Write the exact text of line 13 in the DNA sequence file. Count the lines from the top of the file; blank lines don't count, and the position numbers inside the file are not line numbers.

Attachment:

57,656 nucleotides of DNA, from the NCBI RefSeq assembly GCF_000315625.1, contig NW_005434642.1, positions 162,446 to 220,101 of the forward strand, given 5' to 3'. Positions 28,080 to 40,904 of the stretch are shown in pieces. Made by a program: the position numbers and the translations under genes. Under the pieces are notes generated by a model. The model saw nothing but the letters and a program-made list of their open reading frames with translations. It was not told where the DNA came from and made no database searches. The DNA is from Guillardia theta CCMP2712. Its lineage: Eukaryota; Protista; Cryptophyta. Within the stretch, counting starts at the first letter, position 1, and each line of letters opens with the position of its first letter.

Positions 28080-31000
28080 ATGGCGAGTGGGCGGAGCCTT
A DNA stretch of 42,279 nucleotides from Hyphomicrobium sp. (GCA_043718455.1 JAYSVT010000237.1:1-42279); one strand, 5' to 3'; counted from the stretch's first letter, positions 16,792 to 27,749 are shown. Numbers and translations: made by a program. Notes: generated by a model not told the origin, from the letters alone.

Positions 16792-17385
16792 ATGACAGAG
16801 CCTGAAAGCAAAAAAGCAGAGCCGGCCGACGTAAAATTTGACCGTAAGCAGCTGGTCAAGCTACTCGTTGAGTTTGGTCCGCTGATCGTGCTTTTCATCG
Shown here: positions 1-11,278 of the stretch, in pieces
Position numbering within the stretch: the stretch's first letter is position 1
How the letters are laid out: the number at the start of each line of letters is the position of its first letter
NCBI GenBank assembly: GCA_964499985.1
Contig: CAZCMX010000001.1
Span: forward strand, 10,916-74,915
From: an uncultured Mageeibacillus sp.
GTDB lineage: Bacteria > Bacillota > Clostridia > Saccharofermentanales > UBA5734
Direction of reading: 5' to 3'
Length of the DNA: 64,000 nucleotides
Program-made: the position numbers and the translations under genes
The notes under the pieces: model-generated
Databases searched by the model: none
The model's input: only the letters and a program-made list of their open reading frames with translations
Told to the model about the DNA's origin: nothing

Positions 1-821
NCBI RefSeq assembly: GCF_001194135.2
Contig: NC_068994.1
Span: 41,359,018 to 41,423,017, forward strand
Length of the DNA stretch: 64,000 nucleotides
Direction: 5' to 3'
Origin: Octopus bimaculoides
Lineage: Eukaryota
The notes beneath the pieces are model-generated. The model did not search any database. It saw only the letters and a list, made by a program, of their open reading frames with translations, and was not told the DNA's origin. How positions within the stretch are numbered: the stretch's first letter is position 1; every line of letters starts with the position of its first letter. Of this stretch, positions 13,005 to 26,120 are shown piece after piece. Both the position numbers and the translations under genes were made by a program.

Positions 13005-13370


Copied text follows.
Span: forward strand, 10,916-74,915